Production of opium poppies rose from 3200 tonnes in 2003 to 4200 tonnes last year, approaching levels last seen when the Taliban was in power, International Narcotics Control Board (INCB) president Hamid Ghodse said on the release of the agency's annual report on Wednesday.
"This total comes close to the record of 4600 tonnes registered in 1999 under the Taliban regime," he added, warning that the new increase put Afghanistan "on the road to becoming a major drug-trafficking state".
Afghanistan is already the world's top producer of poppy, used to make opium.
The INCB is an independent group set up to implement UN drug conventions.
Last year's dramatic increase threatens Afghanistan's efforts to rebuild after decades of conflict, following the US-led invasion that toppled the Taliban in late 2001, the Asian representative for the UN Office on Drugs and Crime, Akira Fujino, said in Bangkok.
"The widespread drug problem is a severe threat to the young democracy, and the stability and the economic recovery of the country as a whole"
UN Office on Drugs and Crime's Asian Representative
"The widespread drug problem is a severe threat to the young democracy, and the stability and the economic recovery of the country as a whole," he said.
"Not surprisingly, the unlimited and uncontrolled availability of both narcotic drugs and psychotropic substances in Afghanistan has contributed to a significant increase of drug abuse in the country itself."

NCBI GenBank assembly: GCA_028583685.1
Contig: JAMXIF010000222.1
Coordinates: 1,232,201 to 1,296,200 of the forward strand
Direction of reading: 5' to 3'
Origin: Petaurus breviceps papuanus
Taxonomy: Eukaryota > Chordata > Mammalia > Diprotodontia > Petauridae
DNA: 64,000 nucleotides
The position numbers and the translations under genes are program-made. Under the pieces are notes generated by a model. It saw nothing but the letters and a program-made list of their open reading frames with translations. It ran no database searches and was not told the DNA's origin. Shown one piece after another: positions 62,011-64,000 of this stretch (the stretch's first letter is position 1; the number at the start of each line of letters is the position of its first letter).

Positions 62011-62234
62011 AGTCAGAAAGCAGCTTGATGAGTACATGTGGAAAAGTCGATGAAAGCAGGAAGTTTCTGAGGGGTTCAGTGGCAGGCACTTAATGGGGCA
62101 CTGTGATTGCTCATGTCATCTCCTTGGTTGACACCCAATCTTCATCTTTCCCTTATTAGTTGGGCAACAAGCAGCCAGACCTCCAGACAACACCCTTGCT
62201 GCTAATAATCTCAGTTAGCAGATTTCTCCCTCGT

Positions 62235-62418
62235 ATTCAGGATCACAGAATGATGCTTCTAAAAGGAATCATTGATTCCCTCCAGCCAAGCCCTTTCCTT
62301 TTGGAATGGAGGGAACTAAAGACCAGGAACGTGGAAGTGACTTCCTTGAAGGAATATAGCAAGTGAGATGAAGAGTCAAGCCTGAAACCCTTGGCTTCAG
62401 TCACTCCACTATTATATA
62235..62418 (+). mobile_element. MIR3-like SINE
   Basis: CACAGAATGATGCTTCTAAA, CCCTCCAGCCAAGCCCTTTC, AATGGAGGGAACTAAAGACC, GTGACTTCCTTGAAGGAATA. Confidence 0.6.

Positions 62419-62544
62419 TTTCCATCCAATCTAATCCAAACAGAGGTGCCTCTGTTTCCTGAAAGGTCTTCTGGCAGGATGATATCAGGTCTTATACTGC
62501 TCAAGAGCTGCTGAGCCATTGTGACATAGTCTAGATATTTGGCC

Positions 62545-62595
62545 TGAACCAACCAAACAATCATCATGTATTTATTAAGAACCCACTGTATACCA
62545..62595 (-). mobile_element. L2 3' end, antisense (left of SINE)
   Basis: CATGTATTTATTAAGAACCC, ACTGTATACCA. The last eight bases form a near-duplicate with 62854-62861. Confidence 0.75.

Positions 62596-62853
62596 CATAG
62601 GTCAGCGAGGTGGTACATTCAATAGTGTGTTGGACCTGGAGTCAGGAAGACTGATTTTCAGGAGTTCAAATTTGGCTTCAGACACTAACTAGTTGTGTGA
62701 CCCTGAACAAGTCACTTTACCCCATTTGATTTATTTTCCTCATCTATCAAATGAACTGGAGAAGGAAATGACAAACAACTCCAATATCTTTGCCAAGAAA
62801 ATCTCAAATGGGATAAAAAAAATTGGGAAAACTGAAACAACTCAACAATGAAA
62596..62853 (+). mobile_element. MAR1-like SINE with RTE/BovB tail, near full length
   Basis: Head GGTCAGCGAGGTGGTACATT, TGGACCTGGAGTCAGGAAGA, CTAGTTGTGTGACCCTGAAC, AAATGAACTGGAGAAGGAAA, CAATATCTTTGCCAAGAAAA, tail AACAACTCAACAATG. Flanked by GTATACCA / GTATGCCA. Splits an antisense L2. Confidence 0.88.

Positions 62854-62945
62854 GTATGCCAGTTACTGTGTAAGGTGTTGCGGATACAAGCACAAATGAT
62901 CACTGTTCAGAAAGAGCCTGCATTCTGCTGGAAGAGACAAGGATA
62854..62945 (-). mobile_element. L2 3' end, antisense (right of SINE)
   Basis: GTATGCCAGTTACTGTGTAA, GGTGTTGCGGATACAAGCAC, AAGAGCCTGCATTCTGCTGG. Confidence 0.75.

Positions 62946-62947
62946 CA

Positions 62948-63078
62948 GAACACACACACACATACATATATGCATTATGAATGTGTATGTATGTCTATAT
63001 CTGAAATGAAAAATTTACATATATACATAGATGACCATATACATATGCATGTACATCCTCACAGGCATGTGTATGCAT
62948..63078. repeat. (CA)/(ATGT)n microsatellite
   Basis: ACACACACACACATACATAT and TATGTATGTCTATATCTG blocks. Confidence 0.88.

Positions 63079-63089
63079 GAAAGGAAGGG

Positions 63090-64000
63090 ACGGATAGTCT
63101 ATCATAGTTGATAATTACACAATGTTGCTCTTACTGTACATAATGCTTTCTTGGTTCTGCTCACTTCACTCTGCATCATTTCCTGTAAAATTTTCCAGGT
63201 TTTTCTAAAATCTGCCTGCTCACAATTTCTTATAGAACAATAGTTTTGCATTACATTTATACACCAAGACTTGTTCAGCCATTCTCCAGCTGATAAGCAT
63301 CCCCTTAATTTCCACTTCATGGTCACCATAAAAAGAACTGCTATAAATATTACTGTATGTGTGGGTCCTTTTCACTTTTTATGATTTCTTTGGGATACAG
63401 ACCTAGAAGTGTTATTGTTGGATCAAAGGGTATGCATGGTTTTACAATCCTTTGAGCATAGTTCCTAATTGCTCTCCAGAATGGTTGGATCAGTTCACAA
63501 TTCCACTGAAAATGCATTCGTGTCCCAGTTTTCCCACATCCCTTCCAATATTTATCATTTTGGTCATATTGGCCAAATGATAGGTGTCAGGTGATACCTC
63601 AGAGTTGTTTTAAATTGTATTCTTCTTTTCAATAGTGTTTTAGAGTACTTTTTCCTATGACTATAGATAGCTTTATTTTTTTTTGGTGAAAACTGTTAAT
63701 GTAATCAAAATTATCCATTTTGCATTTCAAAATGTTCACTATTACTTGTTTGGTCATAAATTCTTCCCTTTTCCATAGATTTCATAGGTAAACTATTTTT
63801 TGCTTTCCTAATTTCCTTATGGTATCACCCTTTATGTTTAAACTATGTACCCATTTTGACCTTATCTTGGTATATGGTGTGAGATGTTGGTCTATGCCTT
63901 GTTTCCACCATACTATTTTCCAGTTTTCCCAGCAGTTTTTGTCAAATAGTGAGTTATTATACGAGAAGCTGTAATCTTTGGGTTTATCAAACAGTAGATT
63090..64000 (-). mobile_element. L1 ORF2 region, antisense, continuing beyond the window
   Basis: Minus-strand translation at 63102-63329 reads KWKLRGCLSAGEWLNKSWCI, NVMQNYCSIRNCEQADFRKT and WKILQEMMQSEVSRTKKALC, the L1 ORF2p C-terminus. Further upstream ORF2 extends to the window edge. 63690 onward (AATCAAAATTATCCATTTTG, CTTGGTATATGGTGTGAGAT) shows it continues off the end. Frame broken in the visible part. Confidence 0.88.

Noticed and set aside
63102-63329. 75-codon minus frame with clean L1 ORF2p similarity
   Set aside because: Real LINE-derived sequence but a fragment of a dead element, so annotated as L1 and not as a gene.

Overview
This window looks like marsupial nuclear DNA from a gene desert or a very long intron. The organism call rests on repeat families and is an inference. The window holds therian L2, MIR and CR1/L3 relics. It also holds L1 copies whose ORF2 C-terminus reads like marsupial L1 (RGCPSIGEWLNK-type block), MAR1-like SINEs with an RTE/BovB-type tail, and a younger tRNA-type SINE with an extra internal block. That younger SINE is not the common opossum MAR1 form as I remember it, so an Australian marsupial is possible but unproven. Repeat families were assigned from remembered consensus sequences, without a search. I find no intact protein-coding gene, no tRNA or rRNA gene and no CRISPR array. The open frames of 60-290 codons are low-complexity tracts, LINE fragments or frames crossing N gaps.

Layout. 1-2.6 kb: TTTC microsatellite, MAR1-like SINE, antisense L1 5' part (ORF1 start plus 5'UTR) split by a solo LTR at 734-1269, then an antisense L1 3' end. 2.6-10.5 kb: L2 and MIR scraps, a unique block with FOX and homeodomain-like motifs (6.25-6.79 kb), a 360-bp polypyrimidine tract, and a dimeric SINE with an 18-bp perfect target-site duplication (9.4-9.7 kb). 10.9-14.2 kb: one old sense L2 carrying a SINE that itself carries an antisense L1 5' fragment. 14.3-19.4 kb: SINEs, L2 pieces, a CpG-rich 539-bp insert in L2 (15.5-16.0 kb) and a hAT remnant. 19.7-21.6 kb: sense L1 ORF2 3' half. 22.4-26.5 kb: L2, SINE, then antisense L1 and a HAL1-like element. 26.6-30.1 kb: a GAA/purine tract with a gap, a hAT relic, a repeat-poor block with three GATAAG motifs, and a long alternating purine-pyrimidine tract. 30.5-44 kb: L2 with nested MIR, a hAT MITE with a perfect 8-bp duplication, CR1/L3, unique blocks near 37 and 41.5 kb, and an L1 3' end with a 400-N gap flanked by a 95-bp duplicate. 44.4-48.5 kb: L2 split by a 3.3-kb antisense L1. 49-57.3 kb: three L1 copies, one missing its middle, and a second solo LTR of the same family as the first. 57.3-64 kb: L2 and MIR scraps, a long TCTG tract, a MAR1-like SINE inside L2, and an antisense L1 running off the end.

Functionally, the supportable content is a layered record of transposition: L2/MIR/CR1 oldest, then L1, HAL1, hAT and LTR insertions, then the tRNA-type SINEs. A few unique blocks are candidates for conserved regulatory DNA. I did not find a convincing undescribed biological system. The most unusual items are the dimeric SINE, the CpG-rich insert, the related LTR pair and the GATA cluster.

"The situation calls for a very swift response by the international community," Fujino said.
President Hamid Karzai vowed to fight drugs after taking over as the country's elected president in December.
The United States has promised $780 million for the fight against drugs in 2005.
Britain, which was part of the coalition that toppled the Taliban, last month pledged to double its funding to fight drugs in Afghanistan to $100 million.
In its report, the INCB estimated that one-third of the opium poppies harvested in Afghanistan last year passed through countries in the region, in particular Kazakhstan and Tajikistan.
President Karzai has pledged to
combat Afghanistan's drug trade
"The large quantities of Afghan heroin transiting through Central Asia towards the Russian Federation and other countries in Europe is adding to the illicit drug problems in this sub-region," the report stated.
These problems included an increase in intravenous heroin use, which in turn contributed to the spread of HIV, the virus that causes Aids, in the region, notably in India and Nepal, it said.
The INCB said it noted with alarm that poppy cultivation returned last year to Pakistan, where the authorities also confiscated acetic anhydride, a chemical used in the manufacture of heroin.
The good news was that the cultivation of opium poppies "reduced significantly" in 2004 in Myanmar and Laos, and Thailand ceased to be an important supplier of opium and heroin, according to the report.
The INCB said it was also satisfied that the fight against the production of precursors - chemical compounds used in the manufacture of heroin and cocaine - had dropped.